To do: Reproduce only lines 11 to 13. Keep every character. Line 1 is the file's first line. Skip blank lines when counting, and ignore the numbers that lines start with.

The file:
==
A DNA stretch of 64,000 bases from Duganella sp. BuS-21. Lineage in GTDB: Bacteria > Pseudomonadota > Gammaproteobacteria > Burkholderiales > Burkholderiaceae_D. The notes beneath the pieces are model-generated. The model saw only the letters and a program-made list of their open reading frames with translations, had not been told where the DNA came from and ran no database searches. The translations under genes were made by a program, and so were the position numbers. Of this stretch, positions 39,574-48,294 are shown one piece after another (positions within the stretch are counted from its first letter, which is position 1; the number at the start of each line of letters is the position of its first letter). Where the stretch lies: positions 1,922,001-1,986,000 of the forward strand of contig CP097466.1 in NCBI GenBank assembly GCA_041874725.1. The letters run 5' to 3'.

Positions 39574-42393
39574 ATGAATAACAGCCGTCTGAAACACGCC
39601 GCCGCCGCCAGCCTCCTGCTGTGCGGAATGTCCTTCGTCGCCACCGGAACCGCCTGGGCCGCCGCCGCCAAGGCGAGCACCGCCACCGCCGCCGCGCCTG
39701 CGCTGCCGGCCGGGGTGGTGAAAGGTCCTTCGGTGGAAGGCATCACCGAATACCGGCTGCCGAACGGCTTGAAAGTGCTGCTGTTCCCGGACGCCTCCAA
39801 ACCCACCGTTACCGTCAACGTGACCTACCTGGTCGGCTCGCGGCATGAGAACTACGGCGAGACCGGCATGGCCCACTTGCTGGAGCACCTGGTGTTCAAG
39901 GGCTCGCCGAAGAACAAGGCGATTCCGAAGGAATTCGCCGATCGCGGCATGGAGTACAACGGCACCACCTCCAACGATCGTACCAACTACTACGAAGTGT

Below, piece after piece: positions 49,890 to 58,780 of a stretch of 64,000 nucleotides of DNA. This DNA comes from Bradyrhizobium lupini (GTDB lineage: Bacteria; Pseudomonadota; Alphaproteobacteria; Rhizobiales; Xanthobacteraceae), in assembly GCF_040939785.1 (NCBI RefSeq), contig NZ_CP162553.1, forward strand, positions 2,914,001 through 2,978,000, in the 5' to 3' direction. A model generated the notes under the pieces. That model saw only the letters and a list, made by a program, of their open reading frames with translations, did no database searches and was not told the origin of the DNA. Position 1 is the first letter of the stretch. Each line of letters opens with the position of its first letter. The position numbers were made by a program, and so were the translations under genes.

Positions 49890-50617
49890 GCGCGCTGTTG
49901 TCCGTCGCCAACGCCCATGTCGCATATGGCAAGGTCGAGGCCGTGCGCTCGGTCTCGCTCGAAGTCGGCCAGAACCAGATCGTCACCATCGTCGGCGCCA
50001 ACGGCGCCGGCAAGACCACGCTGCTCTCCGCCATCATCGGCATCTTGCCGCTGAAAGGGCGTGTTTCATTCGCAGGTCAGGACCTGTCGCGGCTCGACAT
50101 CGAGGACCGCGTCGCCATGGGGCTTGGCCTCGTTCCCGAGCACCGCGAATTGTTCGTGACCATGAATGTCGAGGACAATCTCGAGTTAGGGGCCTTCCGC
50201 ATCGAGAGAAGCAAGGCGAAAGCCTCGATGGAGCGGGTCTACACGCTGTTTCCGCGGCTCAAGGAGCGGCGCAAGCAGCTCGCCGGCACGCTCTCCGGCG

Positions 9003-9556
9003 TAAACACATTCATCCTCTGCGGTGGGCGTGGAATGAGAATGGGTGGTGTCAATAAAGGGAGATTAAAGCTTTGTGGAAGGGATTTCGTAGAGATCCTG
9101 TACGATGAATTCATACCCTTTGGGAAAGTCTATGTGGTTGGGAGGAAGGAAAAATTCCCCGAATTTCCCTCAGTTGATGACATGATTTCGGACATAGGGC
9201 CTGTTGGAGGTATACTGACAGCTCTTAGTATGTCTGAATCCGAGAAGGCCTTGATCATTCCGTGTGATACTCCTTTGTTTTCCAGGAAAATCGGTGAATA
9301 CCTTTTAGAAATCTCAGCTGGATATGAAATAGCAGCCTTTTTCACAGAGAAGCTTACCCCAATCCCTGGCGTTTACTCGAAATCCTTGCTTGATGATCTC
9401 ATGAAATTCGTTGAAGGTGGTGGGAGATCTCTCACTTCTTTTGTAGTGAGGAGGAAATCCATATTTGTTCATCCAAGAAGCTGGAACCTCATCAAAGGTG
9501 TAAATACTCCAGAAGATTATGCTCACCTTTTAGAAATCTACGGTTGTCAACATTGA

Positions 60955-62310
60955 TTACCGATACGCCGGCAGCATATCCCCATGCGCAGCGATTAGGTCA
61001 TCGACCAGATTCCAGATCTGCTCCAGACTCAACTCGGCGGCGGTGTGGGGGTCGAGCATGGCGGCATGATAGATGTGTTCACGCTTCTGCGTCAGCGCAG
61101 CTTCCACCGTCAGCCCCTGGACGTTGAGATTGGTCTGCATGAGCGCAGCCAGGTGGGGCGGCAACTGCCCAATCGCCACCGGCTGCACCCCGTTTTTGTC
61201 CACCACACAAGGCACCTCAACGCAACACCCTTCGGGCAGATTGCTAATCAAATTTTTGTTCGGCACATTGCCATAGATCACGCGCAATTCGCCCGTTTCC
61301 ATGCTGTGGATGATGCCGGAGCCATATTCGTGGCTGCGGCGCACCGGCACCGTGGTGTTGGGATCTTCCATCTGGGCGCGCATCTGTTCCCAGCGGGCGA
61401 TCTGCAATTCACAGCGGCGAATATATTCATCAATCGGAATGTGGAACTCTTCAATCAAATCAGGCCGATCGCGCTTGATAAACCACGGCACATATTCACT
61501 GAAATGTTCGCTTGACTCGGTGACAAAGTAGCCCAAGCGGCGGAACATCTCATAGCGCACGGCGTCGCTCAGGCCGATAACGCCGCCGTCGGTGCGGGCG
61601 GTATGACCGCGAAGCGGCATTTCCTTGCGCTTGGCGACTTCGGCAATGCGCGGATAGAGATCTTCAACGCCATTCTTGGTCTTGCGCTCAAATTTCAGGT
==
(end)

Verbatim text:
49901 TCCGTCGCCAACGCCCATGTCGCATATGGCAAGGTCGAGGCCGTGCGCTCGGTCTCGCTCGAAGTCGGCCAGAACCAGATCGTCACCATCGTCGGCGCCA
50001 ACGGCGCCGGCAAGACCACGCTGCTCTCCGCCATCATCGGCATCTTGCCGCTGAAAGGGCGTGTTTCATTCGCAGGTCAGGACCTGTCGCGGCTCGACAT
50101 CGAGGACCGCGTCGCCATGGGGCTTGGCCTCGTTCCCGAGCACCGCGAATTGTTCGTGACCATGAATGTCGAGGACAATCTCGAGTTAGGGGCCTTCCGC